Please accept my apologies for being late in reply. Your explanation looks convincing, I have opened the database yesterday on the client site, but he is using Office 2007 (I could not find how to check the locking), so please provide the following and take the points:
1- Can I programatically open the database with a preset record locking ...etc? and how?
2- How can I do the same in Access 2007?
Thanks in advance.
LVL 11

Expert Comment

ID: 22826712
"The following tables list the names of all options that can be set or returned from code and the tabs on which they can be found in the Access Options dialog box

"Advanced Tab

"Default open mode      Default Open Mode for Databases
Default record locking      Default Record Locking
Open databases by using record-level locking      Use Row Level Locking"

This article also gives some information about changing those options programmatically in Access 2007 (likely not backward compatible).

If you still can't find the options, we'll get someone with Office 2007 in here to make a screen shot :)
LVL 11

Expert Comment

ID: 22826772

Author Comment

ID: 22826802

Dear miqrogroove
I have to go to my client to check Access 2007 (I have here only Access 2003), so please send me a screen shot (if it does not cause any inconvenience to you), as I do want to close that question.
Concerning the programatic approach The link is not working, and what I need is to Programatically control opening the database from my VB6 application not from Access itself.
Please help. Thanks
LVL 11

Accepted Solution

miqrogroove earned 500 total points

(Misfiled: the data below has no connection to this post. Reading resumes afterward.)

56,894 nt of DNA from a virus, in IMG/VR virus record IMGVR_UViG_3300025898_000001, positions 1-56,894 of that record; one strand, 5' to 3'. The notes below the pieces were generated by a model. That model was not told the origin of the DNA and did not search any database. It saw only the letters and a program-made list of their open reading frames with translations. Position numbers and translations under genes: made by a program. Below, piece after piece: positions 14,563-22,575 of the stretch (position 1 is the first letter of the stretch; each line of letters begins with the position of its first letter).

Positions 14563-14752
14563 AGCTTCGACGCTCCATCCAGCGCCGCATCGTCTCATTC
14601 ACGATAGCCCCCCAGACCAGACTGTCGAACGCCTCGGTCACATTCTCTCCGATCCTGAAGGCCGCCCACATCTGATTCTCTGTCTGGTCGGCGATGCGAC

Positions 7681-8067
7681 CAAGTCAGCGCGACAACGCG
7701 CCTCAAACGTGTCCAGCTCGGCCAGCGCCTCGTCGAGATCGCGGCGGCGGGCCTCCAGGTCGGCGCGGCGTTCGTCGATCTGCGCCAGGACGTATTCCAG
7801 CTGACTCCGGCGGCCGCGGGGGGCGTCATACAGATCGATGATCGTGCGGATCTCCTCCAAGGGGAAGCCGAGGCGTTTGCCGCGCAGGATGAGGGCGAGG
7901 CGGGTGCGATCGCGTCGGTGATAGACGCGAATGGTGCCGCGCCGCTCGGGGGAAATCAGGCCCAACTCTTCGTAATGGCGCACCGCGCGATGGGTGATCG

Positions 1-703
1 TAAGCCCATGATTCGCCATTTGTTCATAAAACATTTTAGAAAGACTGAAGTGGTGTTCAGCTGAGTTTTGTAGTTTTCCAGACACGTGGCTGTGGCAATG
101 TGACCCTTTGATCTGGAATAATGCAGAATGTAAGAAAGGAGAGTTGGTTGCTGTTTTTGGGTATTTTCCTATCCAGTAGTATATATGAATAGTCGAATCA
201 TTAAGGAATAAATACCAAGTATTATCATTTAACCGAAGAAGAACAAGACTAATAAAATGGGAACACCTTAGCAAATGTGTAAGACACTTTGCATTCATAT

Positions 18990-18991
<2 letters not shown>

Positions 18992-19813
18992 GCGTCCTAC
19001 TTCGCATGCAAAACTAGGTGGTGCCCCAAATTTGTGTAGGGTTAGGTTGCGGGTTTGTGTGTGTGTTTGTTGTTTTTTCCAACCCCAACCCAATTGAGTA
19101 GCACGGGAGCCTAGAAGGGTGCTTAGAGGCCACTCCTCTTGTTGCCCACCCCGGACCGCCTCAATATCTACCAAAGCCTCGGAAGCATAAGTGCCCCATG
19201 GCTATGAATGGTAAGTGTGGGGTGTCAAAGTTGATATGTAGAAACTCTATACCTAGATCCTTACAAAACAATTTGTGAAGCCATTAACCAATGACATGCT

ID: 22826916

Scroll down to Picture 2.21

"Other important commands like the startup settings or main options of the 2003 tools menu have been moved to the Access Options dialog, which can be accessed through the Office button  pull down next to the Quick Access toolbar (see Picture 2.1 or Picture 2.5).  "

Author Closing Comment

ID: 31508144
Dear miqrogroove


Featured Post

Get your Disaster Recovery as a Service basics

Disaster Recovery as a Service is one go-to solution that revolutionizes DR planning. Implementing DRaaS could be an efficient process, easily accessible to non-DR experts. Learn about monitoring, testing, executing failovers and failbacks to ensure a "healthy" DR environment.

Question has a verified solution.

If you are experiencing a similar issue, please ask a related question

As tax season makes its return, so does the increase in cyber crime and tax refund phishing that comes with it
Microsoft Access is a place to store data within tables and represent this stored data using multiple database objects such as in form of macros, forms, reports, etc. After a MS Access database is created there is need to improve the performance and…
Basics of query design. Shows you how to construct a simple query by adding tables, perform joins, defining output columns, perform sorting, and apply criteria.
In Microsoft Access, learn how to “cascade” or have the displayed data of one combo control depend upon what’s entered in another. Base the dependent combo on a query for its row source: Add a reference to the first combo on the form as criteria i…
Suggested Courses

627 members asked questions and received personalized solutions in the past 7 days.

Join the community of 500,000 technology professionals and ask your questions.

Join & Ask a Question